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Could insect herbivory be a significant factor influencing the population density of some native plants? I first asked this question in 1971, and this led me to the research that was acknowledged by the 1982 Mercer Award. The question occurred to me in the context of studying the controversy over trophic structure dynamics (Hairston et al. 1960, Murdoch 1966, Ehrlich and Birch 1967, Slobodkin et al. 1967). At the time, herbivory was not considered an important factor affecting either the abundance or the distribution of plant populations.
In my experiments (1973-1978), I compared seed production and subsequent seedling and juvenile densities for plants on which I treated inflorescences with insecticide vs. with water, for both H. squarrosa (Louda 1982 a,b) and I. veneta (Louda 1983). These experiments, plus my data on the survival of older plants and my finding that there was essentially no permanent seed bank for these two species, allowed me to quantify the demographic consequences of floral herbivory for both species. By doing the same exclusion experiment for each species at multiple sites along the coast-to-mountain gradient, I also was able to quantify the spatial variation in the intensity of floral herbivory, and evaluate its effects on plant densities along the environmental gradient.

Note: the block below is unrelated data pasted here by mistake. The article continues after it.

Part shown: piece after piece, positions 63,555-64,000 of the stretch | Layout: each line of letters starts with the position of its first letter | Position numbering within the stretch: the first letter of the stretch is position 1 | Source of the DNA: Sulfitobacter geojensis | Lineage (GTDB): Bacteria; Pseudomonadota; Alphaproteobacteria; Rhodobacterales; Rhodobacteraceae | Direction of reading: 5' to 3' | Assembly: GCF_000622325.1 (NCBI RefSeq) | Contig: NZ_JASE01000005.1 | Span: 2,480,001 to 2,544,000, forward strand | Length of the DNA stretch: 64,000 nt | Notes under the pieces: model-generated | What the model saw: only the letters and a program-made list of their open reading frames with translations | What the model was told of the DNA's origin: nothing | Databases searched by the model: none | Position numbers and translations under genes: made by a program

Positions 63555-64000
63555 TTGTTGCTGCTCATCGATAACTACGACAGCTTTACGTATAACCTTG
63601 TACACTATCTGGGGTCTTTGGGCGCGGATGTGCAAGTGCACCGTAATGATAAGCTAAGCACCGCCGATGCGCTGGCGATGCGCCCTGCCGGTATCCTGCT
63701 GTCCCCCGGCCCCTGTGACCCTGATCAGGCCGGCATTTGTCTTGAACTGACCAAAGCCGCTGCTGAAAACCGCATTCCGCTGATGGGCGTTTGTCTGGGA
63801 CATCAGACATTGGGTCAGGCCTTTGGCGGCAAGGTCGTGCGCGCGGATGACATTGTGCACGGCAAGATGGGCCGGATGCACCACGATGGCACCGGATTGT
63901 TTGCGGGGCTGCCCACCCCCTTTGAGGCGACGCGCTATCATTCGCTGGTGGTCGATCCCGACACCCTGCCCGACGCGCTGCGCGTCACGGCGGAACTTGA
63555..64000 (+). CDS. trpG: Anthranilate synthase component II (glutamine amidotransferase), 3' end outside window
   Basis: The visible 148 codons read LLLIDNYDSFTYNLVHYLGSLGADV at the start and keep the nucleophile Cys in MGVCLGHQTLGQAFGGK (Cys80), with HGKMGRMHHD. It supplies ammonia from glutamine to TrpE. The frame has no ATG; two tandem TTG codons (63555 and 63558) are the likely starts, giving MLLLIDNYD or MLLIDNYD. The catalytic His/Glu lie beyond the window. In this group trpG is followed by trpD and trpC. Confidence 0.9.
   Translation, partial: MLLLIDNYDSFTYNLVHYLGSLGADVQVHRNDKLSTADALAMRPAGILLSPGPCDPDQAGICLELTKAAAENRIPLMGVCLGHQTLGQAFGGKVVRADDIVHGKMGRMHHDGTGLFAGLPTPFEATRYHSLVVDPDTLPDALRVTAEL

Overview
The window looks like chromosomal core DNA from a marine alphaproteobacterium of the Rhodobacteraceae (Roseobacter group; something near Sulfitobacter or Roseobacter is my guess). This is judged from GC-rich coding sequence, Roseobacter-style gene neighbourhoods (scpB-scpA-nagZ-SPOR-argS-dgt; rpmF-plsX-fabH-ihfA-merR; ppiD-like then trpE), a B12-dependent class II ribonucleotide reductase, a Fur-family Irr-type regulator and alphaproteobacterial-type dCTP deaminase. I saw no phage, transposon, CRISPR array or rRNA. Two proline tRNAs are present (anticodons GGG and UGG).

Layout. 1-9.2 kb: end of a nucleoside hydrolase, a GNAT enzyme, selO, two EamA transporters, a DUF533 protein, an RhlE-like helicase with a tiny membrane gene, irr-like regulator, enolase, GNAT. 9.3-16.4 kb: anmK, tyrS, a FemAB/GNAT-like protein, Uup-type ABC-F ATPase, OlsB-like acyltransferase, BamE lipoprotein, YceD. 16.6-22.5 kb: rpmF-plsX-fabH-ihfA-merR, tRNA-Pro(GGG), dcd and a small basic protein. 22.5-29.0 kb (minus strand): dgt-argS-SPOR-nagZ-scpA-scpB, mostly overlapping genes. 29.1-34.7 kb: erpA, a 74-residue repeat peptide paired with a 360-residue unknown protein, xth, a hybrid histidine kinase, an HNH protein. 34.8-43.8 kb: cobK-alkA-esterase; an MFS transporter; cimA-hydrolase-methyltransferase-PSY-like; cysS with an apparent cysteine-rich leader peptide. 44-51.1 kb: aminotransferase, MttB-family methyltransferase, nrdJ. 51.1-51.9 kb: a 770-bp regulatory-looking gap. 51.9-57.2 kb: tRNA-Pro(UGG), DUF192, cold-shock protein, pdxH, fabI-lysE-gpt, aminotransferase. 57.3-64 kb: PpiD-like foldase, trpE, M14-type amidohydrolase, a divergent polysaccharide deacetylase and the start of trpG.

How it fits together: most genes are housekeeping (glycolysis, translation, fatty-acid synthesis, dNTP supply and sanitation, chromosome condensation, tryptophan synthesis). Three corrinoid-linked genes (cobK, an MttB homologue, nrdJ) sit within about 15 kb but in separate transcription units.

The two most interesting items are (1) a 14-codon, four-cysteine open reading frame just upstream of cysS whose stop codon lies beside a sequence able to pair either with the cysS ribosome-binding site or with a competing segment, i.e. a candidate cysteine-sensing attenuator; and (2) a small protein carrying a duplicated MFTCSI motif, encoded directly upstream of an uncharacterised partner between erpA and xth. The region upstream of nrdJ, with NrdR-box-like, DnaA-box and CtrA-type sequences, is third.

Several of my results continue to challenge accepted generalizations in plant ecology. First, insects, rather than resources, limited the number of viable seeds produced by both H. squarrosa (Louda 1982 a,b) and I. veneta (Louda 1983) at all of the sites along the gradient, challenging the usual assumption that resources for seed maturation limit the number of seeds produced.
Second, the number of viable seeds after predispersal seed predation, rather than the number of microsites for establishment, limited the density of the seedling recruits (Louda 1982b), at all sites along the gradient for both H. squarrosa (Louda 1982a) and I. veneta (Louda 1983). These data were the first to quantify the effect of flower- and seed-feeders on the number of seedlings that established under natural conditions, and they challenge the usual assumption that the number of microsites generally limits the number and density of seedlings that establish.